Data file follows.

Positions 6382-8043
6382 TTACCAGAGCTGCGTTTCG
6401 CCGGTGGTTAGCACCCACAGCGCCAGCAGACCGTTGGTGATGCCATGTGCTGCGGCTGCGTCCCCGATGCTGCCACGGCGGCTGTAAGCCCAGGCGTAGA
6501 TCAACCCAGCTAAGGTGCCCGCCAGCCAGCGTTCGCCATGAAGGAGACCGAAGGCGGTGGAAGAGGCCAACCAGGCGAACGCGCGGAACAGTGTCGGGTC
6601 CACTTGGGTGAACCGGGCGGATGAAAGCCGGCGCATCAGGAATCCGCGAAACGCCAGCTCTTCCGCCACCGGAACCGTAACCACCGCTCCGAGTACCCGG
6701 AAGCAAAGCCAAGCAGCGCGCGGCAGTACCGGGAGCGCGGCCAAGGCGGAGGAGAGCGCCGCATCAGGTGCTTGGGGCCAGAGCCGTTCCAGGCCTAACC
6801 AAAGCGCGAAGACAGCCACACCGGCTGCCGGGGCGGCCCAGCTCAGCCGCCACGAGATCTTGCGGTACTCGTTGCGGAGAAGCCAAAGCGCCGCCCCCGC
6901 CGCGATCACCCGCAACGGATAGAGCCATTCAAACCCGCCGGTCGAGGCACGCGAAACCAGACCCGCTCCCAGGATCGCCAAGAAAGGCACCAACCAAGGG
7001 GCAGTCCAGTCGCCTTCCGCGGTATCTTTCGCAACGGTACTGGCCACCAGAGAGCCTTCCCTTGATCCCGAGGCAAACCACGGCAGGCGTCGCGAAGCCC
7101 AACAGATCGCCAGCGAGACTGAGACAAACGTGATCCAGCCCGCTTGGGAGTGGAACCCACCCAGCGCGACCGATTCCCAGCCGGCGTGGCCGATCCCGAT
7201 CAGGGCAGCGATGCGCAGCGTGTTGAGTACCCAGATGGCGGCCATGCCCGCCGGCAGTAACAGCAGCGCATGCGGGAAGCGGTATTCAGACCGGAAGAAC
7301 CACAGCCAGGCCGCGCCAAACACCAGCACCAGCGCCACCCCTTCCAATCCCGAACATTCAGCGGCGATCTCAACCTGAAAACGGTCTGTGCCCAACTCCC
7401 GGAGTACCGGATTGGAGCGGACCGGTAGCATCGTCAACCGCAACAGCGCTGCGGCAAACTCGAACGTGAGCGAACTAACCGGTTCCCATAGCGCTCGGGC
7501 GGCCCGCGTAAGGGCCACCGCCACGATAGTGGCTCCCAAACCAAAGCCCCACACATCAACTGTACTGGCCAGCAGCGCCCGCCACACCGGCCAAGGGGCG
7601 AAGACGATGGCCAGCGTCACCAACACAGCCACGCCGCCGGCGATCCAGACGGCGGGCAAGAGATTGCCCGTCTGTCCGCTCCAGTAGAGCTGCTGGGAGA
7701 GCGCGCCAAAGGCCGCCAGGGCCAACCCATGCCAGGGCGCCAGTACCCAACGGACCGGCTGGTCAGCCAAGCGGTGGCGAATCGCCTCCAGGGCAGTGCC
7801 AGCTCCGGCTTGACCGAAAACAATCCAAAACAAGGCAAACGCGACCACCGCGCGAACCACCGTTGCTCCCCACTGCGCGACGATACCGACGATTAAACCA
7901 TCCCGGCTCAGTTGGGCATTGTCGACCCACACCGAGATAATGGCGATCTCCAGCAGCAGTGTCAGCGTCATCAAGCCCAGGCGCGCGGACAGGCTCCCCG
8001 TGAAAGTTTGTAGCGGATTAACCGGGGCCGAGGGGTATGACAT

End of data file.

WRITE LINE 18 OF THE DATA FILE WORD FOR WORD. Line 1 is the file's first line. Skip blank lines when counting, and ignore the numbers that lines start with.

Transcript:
7901 TCCCGGCTCAGTTGGGCATTGTCGACCCACACCGAGATAATGGCGATCTCCAGCAGCAGTGTCAGCGTCATCAAGCCCAGGCGCGCGGACAGGCTCCCCG